Thursday, December 5, 2013

Twitter - Alleluia - Grant Wiggins

My mind has been wrestling with planning for quite some time now, since my return to kindergarten.  The Common Core is creating opportunities to study standards and rethink our teaching.  Part of my wrestle has been with how to become smarter when planning - combine, reduce, and integrate have just become my new favorite guiding words.  My district has provided professional development over the years starting with Understanding by Design, followed by formative and summative assessment, incorporating I can statements to empower students and show them where their learning is headed.  I've taught first, third grade and kindergarten during this time.  I've enjoyed my learning, work, and the process over the years.  I believe in all of this, if done right.  

However, when I returned to kindergarten and sat through PD time after time with examples from upper elementary, middle, or high school I was frustrated.  I was working in my kitchen last night thinking I want to revisit my planning, find excitement again, and see examples from a kindergarten classroom.  Kindergarten has many dimensions making this grade level special and unique.  Where could I go?  Twitter and Grant Wiggins, I thought  Yes, Grant Wiggins is actually on twitter and I could send him a message.  I did and today as I was leaving school I saw a reply.  A kind, helpful reply with just what I am looking for.  I love the connections twitter can provide.  I love the willingness of others to help and support people.  This is just one example why I choose to spend time with twitter and felt happy coming home tonight.



However, the Alleluia portion of this post came from my twitter feed when I saw an answer I've been looking for from @grantwiggins.  Today he wrote a post, Mandating the daily posting objectives and other dumb ideas.  It's brilliant and answers so many questions and thoughts I've been having lately.  I hope everyone will take the time to read this and process what it says.  We have to work smarter, advocating for ourselves and our students.  

I have been struggling with this for quite some time for many reasons.

1.  Kindergarten students have strong verbal skills, they excel in using and understanding oral language.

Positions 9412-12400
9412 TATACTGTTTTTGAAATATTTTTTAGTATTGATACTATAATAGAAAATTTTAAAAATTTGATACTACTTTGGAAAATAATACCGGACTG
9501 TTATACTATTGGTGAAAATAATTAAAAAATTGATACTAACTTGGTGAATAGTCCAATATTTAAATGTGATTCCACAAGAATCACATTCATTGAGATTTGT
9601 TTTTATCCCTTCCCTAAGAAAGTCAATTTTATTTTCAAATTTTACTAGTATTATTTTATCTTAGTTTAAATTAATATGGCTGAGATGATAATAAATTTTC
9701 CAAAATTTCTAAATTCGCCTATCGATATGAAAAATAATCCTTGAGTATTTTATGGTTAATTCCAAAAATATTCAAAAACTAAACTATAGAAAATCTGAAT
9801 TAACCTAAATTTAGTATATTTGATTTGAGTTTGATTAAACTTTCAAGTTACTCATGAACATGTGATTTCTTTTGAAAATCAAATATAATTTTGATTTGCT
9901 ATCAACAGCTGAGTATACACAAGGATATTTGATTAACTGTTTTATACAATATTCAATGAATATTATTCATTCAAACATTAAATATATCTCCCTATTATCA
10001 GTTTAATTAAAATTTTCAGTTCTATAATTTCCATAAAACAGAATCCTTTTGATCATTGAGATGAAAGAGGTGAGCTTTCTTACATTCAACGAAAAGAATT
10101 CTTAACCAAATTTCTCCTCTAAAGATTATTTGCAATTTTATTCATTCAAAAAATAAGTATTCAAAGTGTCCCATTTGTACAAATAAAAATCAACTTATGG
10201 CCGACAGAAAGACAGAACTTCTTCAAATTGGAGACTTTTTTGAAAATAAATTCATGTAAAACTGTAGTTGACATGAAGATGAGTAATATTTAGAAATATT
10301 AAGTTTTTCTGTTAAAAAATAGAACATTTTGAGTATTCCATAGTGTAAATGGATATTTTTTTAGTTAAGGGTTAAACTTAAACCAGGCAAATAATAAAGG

2.  Kindergarten students can understand our learning goals.

3.  Kindergarten students can discuss and show the work they are doing as learners.

4.  Kindergarten students can't read I can statements even in kid friendly language.

5.  Standards are typically not taught in isolation so any activity could possibly have several I can statements or learning targets.

6.  Day one of being exposed to a topic or concept doesn't mean I can do it that day.  Learning takes time.  Education is not a race.

7.  Five and six year olds think fast and their minds bounce around.  They should.  All students should be working on inquiry and application.

8.  I heard a group of students repeat an I can statement the other day and thought I was in church.  Maybe the act of prayer will get them through this educational craziness.

9.  Administrators can't possible walk in right at the moment you are reading or discussing a learning target to collect evidence for the walk through portion of my evaluation. 

10.  If we want students to discover and uncover learning we can't always tell them the I can ahead of the time.  I believe it prohibits inquiry.  What if we celebrated after the learning by naming the learning target?

Just this week, I was talking with Clare from Teachers for Teachers about all of this for a bit and my heart beat quickened.  "Clare, Clare this didn't start like this."  Before my district began working on these ideas my friend from the Ohio Department of Education, Ann Carlson came to our building and did some professional development with us.  We learned about I can statements.  We learned about creating a communication sheet and titling it, When Done Studying _______, I can ______________.  This makes sense.  This gives time.  This informs students and parents.  It gives guidance for learning and helps with planning.  It empowers if done right.









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